Resolving the links between nutrient and carbon budgets in the Burrishoole
As with many oligotrophic catchments nutrient cycling has not been a primary focus within the
Burrishoole monitoring programme to date. This work package will address this major gap by
quantifying macro-nutrient concentrations through monitoring of major nutrient fractions such
as total phosphorus (TP, unfiltered), dissolved reactive phosphorus (SRP), total dissolved
phosphorus (TDP), total nitrogen (TN, unfiltered), dissolved inorganic nitrogen (DIN),
dissolved silicate-Si and DOC. It will utililise the laboratory facilities at the CFES in DkIT and
will deploy three new dissolved nitrogen sensors at the two main inflows and in Lough Feeagh.
Phosphate sensor systems are not yet commercially available at a low enough limit of
Marine Research Programme 2014-2020 Application Form (Project-Based Awards)
detection for oligotrophic systems. However, this work package will also work with DCU
partners to deploy and test a new phosphate sensor that has been developed by their group.
In addition, other HFM data will be used using both the existing technologies deployed in the
Burrishoole catchment in addition to new emerging technologies as outlined in WP3 and WP4.
This WP will also support the activities of WP3 by carrying out profile sampling to support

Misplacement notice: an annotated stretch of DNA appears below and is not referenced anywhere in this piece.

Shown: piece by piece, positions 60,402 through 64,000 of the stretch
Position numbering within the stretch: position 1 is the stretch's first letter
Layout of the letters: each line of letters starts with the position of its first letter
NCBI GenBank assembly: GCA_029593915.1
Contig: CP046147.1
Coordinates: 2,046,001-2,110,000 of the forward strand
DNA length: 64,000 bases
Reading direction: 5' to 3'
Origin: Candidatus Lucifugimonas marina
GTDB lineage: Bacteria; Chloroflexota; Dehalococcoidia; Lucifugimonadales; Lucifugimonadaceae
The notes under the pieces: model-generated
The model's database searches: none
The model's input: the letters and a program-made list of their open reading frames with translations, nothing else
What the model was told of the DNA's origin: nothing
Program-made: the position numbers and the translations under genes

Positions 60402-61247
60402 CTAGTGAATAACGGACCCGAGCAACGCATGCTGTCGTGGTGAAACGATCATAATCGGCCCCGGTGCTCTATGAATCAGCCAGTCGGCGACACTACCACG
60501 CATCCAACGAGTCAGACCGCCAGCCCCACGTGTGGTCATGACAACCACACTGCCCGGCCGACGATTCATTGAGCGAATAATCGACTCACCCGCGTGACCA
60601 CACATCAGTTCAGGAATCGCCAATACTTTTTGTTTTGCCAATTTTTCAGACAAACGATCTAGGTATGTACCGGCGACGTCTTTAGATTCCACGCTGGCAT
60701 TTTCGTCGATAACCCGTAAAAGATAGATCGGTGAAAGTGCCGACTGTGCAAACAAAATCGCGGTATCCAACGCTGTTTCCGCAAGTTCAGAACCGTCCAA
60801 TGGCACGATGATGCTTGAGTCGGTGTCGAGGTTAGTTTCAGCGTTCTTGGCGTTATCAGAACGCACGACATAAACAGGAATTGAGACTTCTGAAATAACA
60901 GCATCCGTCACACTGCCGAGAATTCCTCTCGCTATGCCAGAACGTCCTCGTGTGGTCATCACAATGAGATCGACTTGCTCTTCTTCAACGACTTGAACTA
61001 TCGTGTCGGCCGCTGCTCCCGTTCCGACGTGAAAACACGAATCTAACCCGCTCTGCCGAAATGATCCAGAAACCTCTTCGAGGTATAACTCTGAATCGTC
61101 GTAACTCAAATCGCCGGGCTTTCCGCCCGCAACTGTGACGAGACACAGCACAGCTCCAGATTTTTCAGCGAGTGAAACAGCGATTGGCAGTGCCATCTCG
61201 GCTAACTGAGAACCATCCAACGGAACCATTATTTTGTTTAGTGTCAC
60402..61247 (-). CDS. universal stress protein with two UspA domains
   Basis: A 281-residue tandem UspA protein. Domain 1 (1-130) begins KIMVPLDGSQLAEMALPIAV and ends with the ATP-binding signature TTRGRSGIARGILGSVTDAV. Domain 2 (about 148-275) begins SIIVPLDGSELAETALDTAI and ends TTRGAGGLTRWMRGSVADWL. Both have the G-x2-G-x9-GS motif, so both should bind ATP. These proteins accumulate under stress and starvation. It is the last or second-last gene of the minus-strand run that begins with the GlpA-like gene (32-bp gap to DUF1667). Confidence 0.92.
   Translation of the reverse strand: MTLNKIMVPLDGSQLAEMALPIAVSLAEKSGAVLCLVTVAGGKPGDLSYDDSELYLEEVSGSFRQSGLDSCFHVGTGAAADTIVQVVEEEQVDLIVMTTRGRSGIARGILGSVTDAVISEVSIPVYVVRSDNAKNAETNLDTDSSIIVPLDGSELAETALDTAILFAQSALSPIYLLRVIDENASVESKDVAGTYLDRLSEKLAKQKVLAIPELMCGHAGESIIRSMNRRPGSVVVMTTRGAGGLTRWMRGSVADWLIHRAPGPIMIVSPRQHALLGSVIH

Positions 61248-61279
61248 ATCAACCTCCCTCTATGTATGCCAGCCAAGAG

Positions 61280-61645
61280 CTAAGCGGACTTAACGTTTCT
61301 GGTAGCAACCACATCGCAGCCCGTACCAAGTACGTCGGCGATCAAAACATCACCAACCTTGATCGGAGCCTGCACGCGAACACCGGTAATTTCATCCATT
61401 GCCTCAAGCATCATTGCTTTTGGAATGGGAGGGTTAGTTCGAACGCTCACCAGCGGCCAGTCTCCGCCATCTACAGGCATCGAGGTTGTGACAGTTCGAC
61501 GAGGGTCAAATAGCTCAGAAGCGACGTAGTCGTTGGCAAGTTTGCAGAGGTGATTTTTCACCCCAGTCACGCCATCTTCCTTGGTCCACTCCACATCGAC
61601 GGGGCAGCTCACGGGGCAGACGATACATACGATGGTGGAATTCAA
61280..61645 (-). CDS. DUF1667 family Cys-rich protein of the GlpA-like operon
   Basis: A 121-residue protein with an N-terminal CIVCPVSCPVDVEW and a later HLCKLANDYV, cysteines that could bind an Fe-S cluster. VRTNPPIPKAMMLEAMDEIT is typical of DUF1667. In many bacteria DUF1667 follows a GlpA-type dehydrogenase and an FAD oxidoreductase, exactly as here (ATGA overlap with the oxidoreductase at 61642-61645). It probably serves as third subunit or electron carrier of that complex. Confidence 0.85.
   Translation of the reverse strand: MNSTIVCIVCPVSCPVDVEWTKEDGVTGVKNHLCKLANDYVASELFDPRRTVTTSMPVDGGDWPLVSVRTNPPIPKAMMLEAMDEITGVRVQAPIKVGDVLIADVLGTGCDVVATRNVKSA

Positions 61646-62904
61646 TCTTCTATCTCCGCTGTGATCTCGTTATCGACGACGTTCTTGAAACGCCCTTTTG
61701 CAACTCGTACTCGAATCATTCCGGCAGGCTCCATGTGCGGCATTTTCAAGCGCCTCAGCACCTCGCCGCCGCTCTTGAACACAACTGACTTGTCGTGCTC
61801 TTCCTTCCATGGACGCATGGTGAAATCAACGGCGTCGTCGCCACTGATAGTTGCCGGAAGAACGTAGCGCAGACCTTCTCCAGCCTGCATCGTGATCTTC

Remote Sensing activities. Activities in this work package will be overseen by Dr Valerie
McCarthy (DkIT). In addition to informing on the nutrient loading and cycling, this work
package aims to establish the relative importance of seasonal allochthonus versus
autochthonous contributions to ecosystem production using stable isotope analysis (C and N),
building on preliminary work that has been recently undertaken by Dr Elvira de Eyto (MI), and
by Dr Liz Ryder (Ryder et al. 2014). Humic systems such as Burrishoole tend to be
characterised by high allochthonous (terrestrial) C sources, leading to low light conditions and
the promotion of high bacterial production at the expense of phytoplankton production, this
has potential implications for food quality for higher trophic levels. In order to provide a
reliable evaluation of potential effects on food web structure and ecosystem productivity the
partitioning of carbon and other nutrients between different trophic compartments will be
measured on a monthly basis and related to light and the availability of dissolved nutrients.
Finally these data will be used to determine basel and secondary production.